Barb, a site provides video and imagery from design, advertising, high-tech music and other foms of artistic creativity has produced a video that highlights some of what they feel was the best creativity of early 2012. GIve it a watch. It's an onslaught of visual sensation we think you will appreciate.
- Cindy Crawford is in a new JCPenney ad campaign with her mother and her daughter.
- Pepsi is bringing Michael Jackson back from the dead and using him in a new upcoming ad campaign.
- The story behind the Red Tomato Pizza VIP Fridge Magnet. Remember? You push a button to order your pizza.
- Here's that video from CHI&Partners for Every Mother Counts that urges all mothers to become silent on Mothers Day in some sort of protest to get mothers recognized. Guys around the world are cheering right now. An entire day without their woman nagging them.
- A new campaign for Accountemps.
- Here's some parodies (one, two) of the Clorox Bleachable Moments campaign.
- Here's some inspirational work for the Candian Paralympic Committee
Digiday is out with an advertising technology-themed Hitler Reacts video. You've seen the video before. It's been parodied a million times with a million different topics; Leno moving back to late night, Justin Bieber not comprehending the word"German," the iPhone ending up with Gizmodo and many others.
The video skewers the present state of online advertiwsing and its ridiculously over complex fuckery which has caused the industry to foist upon us company after company whose sole missions are to fix the fucked up situation the company before it caused.
Domino's Ramon De Leon pioneered engaging with customers using online tools before social media existed. In 1998, his store began using AIM to communicate with customers. After that, he started taking pictures of pizzas as they were being made and sending them to customers. According to De Leon, this pretty much forced customers to share the content across social media. Check out this Future of Publishing episode to learn more about social content creation and see a glimpse into the mind of an early social marketing pioneer.
We in advertising tend to snub our noses at affiliate marketing and label it something engaged in by scammers who work home alone in their underwear. Nothing, of course, could be further from the truth.
In this Future of Publishing episode, host Oliver Roup of VigLink continues his interview with Bret Grow, Phillip Kidwell, and Gary Warnes. Oliver and the three affiliate marketing experts go in depth about the future of affiliate marketing from the publisher's and advertiser's perspective. It's not anything you should ignore any longer.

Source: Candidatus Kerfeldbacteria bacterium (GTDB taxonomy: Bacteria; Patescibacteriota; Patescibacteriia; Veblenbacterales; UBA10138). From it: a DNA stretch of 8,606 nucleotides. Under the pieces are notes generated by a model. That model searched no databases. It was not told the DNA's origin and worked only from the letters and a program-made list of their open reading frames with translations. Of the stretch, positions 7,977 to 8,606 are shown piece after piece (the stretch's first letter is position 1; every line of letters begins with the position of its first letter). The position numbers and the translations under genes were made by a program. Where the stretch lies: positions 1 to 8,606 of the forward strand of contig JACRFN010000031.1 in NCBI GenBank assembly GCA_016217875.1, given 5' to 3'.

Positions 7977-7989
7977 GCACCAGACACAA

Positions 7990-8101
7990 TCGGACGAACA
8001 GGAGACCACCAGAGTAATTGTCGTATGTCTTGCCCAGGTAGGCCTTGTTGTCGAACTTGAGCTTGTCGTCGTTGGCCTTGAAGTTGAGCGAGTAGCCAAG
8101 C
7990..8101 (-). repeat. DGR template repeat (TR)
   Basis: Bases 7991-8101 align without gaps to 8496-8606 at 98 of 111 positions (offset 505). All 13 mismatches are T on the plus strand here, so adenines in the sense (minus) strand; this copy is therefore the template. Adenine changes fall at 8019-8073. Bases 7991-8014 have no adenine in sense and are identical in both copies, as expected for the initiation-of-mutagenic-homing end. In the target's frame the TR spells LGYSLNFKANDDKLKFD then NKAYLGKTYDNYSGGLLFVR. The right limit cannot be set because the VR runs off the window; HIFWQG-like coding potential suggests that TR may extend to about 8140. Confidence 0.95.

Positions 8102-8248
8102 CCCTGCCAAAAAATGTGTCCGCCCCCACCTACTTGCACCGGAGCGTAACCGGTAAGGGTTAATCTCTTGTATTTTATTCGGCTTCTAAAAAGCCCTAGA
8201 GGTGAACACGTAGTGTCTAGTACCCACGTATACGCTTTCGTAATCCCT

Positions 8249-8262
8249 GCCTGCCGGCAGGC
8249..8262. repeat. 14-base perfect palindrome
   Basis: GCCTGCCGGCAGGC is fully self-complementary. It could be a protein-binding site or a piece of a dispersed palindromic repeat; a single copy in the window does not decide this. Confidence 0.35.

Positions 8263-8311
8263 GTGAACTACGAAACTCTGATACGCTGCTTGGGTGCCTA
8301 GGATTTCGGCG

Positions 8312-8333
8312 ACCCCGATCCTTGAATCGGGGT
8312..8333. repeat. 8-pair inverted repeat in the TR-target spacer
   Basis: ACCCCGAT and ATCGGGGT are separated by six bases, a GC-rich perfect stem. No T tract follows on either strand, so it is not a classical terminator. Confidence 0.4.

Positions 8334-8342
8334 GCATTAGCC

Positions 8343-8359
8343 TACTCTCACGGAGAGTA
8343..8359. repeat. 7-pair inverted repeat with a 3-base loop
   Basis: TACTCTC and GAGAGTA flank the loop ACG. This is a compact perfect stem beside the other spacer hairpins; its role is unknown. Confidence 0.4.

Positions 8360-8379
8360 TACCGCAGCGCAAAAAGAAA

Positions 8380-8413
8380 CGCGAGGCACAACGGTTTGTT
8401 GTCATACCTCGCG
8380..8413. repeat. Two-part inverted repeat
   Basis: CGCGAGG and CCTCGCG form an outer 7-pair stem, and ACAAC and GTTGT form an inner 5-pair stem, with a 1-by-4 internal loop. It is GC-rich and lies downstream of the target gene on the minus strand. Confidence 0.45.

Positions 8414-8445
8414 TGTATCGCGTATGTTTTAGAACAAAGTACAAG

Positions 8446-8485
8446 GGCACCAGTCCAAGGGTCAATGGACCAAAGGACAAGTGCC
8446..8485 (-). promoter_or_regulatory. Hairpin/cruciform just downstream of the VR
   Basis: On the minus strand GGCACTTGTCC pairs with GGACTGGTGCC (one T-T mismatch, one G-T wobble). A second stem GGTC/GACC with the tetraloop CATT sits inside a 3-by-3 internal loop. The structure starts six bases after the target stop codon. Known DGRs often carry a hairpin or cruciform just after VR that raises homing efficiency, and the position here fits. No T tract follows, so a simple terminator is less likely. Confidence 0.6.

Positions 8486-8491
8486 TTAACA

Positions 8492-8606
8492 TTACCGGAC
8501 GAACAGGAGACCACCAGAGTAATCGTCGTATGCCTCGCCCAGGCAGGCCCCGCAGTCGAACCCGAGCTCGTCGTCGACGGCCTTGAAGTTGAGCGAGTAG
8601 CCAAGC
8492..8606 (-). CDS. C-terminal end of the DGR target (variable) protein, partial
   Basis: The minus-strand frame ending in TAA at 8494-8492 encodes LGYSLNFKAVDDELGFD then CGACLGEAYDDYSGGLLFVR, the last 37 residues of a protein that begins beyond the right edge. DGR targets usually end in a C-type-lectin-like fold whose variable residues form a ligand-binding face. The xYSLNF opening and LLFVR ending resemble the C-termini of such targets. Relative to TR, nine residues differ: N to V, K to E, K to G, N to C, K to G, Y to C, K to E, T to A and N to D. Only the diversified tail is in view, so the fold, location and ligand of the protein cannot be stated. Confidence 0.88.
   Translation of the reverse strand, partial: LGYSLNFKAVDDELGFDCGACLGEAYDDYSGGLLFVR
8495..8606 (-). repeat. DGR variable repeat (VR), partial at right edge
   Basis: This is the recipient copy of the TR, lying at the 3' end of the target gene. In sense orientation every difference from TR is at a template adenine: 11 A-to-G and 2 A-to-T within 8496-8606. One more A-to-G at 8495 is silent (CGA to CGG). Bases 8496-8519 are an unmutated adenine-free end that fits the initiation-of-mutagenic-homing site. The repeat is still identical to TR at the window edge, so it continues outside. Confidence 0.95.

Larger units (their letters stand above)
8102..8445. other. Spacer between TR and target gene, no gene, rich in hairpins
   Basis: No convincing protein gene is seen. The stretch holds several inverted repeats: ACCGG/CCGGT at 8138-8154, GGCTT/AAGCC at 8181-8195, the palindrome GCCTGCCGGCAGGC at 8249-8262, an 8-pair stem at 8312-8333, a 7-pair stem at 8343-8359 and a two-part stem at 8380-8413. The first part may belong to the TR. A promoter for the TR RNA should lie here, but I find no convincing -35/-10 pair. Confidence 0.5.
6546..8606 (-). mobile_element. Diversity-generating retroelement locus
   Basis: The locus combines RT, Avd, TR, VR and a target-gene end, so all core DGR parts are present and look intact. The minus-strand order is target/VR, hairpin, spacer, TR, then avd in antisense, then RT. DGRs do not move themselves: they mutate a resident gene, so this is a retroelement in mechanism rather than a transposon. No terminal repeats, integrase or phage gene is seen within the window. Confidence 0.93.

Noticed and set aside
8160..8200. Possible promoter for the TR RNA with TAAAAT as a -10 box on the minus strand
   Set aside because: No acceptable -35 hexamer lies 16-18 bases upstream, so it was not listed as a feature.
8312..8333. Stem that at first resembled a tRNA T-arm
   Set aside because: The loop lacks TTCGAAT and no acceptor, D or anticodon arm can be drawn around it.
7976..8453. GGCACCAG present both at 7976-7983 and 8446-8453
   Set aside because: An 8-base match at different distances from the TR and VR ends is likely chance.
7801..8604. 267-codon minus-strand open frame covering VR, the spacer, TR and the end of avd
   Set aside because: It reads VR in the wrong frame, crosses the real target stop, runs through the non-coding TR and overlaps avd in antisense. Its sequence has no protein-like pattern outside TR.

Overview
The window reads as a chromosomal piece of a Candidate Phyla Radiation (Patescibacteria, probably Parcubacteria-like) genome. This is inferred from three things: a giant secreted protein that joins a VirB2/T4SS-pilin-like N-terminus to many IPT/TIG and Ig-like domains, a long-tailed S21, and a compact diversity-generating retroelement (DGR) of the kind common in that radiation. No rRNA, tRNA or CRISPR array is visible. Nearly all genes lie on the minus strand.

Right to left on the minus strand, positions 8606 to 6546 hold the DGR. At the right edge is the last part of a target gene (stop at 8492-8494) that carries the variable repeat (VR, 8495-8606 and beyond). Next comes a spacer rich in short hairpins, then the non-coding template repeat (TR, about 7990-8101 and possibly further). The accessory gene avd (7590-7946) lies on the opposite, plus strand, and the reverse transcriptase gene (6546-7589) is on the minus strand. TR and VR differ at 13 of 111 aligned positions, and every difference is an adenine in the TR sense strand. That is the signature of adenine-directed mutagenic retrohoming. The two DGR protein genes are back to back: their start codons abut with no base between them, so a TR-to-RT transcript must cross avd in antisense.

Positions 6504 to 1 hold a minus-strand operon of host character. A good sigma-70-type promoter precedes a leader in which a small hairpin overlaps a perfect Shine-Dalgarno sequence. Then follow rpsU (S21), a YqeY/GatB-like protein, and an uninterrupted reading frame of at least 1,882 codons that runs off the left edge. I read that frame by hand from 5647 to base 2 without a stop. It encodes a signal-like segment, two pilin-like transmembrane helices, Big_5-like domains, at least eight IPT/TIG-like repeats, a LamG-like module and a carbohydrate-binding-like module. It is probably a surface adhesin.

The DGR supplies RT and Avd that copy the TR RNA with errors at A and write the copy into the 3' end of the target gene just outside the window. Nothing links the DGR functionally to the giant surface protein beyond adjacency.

This is part two. Here is part one.
Fashion brand River Island is out with yet another one of its kooky videos featuring their famed voice over guy who speaks to models as they figure out what do do with various props including a sock, a pineapple, a cucumber, a toilet seat, a lollipop and other random items.
Somehow this sells clothes.
Old Spice has certainly gotten its money's worth from that whole thing that started with "I'm on a horse." Paroday after parody after parody. Even two years later with this ebntry from Dr. Michael Salzhauer, the "Nose King of Miami." He's out with a parody that's, perhaps, one of the worst we've seen to date. Of course, that hasn't stopped people from watching the video. So far, 114,655 people have viewed the video.
After receiving 4,632 Likes on a recent Facebook post, Kraft Mac & Cheese, with help from Crispin Porter + Bogusky, created a video to than every fan. The brand hired acapella group YellowJackets to whip together a thank you tune naming and listin all 4,632 fans,.
Stop the Traffic, an international organization that fights human trafficking is out with a flash mob-style guerrilla effort created by Duval Guillaume and produced by monodot. In Amsterdam's red light district "prostitutes" can be seen breaking into dance. When the dance ends, a projected message reads, "Every year thousands of women are promised a dance career in Western Europe. Sadly, they und up here." Not exactly what the crowd was expecting but a powerful message none the less.
The latest version of Future of Engagement takes a look at how brands leveraged Earth Day. Host Murray Newlands takes a look at which brands were involved and how their content was shared. He also uses Earth Day as an example of the many other special events brands can leverage and offers tips and steps on how to do so.